Interview: David Whitehouse, author
Daytime television inspired David Whitehouse's surreal slacker novel
• David Whitehouse's disillusioned hero, Mal, takes to his bed and balloons to 100 stone
BED is the book David Whitehouse never thought he'd see published. It's a story about families. A story about being exceptional. A story about a young man called Mal, who makes the extraordinary decision to take to his bed and never get out again.
Whitehouse, who turned 30 this year, always wanted to write for magazines, but when he achieved that dream, it turned out that he'd miscalculated. "It became apparent that I'd rather make stuff up than report on fact. Journalism, particularly magazine journalism, can be very staid, very formulaic. While there are some great pieces of journalism around, there are very few places for relatively inexperienced journalists like me to be able to do them."
As a struggling freelancer, Whitehouse had a lot of time on his hands and very little money, so he spent a lot of time in his flat. "I was literally sitting in bed thinking, 'I need to write something otherwise I'm not doing anything,' So I started this book. In bed. I did the first 5,000 words and sent them to William Morris, simply because they were the only agency I'd ever heard of, and they picked it up."
His agents didn't have much luck finding a home for the novel, which he finished 14 months later. "They sent it to all the publishers and I was completely convinced that I owned the world and everything in it," he says, with a self-deprecating laugh. "I was walking around town like I owned the place. And it turned out I didn't own the place. No-one took it on. It sat in my agent's drawer for about two years. I'd completely given up on it and forgotten about it, basically."
A second chance beckoned via a competition called To Hell with Prizes, run by a company called To Hell with Publishing. At last year's London Book Fair they announced an award for the best unpublished manuscript, inviting every agency to submit one contender. Bed won, and was picked up by Canongate. "It's a redemptive tale in that it proves it's about timing and good fortune," Whitehouse acknowledges.
Bed is narrated by Mal's younger brother. "He doesn't have a first name, but when people ask, my instinct is always to say David," says the author, which tells you something right there.
Mal is astonishing. He eschews clothes, sometimes disrobing during a dull lesson at school. Charismatic, he's opposed to doing anything that's expected and eschews all that's mediocre. He says, "Maybe one day you realise that everything you thought was coming to you, everything you'd been promised, just isn't going to happen. And maybe when you realise that, maybe settling down is just what happens. Maybe that's when you admit defeat."
To an extent, he's speaking for Whitehouse. "I've always been disenchanted with adulthood. It wasn't what I was promised it would be. Mal's reaction is to reject mediocrity. Everyone feels what he does, but no one is ever brave enough to act upon it ."
A side-effect of Mal's self-incarceration is that he grows to a whopping 100 stone. His body fuses to the mattress he hasn't left in years, and his internal organs are slowly crushed by adipose tissue. Yet all his besotted family can do is sit, watch, and wait – or so it seems.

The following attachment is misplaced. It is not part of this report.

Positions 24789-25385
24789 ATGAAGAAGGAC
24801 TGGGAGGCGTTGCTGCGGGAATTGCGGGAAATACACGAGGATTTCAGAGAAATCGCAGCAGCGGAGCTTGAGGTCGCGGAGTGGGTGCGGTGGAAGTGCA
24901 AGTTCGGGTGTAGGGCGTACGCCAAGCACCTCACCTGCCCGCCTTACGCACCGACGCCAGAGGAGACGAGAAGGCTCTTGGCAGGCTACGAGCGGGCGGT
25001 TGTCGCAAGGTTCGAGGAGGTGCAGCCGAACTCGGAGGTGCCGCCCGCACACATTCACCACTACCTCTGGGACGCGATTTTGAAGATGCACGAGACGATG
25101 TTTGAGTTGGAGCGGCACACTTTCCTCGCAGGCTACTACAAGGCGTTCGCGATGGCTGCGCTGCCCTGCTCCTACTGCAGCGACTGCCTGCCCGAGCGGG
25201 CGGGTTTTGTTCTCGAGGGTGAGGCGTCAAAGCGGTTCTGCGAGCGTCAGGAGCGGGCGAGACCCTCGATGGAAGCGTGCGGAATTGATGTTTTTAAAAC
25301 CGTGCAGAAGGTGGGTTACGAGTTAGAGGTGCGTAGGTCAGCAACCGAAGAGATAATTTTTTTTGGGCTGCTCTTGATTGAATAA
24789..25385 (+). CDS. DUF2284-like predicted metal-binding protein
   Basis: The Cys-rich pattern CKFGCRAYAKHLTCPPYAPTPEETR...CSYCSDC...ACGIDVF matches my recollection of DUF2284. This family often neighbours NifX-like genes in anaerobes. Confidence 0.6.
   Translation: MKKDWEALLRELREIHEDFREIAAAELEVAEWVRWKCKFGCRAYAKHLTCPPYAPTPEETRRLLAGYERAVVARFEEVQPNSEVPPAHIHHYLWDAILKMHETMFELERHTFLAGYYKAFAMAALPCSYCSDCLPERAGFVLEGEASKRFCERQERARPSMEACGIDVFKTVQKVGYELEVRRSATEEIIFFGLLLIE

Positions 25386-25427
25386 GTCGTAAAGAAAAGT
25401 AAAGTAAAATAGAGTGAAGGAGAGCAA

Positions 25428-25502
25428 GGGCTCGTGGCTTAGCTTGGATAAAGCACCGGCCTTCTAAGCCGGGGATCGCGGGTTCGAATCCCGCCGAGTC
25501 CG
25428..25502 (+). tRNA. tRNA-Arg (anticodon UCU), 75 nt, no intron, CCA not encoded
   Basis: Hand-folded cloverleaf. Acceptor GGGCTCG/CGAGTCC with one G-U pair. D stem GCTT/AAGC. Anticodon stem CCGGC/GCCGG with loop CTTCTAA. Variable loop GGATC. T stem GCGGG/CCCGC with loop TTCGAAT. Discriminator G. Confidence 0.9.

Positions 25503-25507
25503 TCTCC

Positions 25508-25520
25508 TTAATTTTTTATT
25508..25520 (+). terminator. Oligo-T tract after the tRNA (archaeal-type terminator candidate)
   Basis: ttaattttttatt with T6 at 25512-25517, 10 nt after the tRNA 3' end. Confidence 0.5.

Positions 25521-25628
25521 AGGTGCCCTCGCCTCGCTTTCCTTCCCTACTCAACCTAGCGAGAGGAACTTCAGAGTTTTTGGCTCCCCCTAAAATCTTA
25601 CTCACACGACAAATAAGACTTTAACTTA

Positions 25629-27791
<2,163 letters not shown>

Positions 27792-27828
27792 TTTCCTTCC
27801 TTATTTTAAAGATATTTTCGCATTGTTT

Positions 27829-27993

"I liked the idea of exploring Malcolm as a planet, so it became a necessity for him to become monstrously, cartoonishly big. I was writing it three or four years ago, when I was unemployed and you get to stay home and watch really bad documentaries. Almost every programme was about people who couldn't get out of the house because they were too big. I watched all of those documentaries and was fascinated by the grotesqueness of it and the sadness. I always wanted this to be a melancholy tale. It deals with depression, and inertia. The weight allowed me to give it an extra dimension and to bring other strangers, such as the media, into it."
The book also explores the paradox that too much love can be a bad thing. Mal's mum spends her life feeding him – both keeping him alive and killing him. The narrator is temporarily crippled while testing an invention their father is building in secret in the attic. And Lou, Mal's girlfriend, cannot break free of the father she adores.
"Family is a very destructive force in the book," agrees Whitehouse. "I've got a very nice family but the characters are extensions of my parents, I guess. My mother will not stop feeding you cups of tea and biscuits if you visit, though she won't let you stay in bed all your life. And my dad, though a very caring man, is a quiet individual who's likely to go off and be on his own. I liked the idea of taking that to extremes. In those documentaries where guys get really big, their wives and mothers are often the people responsible for doing that to them. It is love, but a grotesque, mutant kind of love."
Whitehouse has a new novel in mind called Mobile Library. "When I was growing up in Nuneaton, my mum was a cleaner for a mobile library and I'd go in every Saturday and sit on the floor and read while she worked, which was great. The story is about a woman and a little boy, not related to her, who go away together in this mobile library, in an almost Thelma and Louise style journey across Britain."
He also has a sideline writing short films, and his script Ending will be made in Scotland over the summer. "It's about four teenagers – three girls and one boy – who wake up to find that there's no-one else in the world.
"By the time you join them it's been about a year that they've been on their own, so it's about four extremely bored teenagers and what they do when there's nothing else in the world to do."
If any of those teens are as funny, as inventive, and as endearing as Mal, then Ending might just be the start of something big.
• Bed is out now from Canongate, priced 10.99
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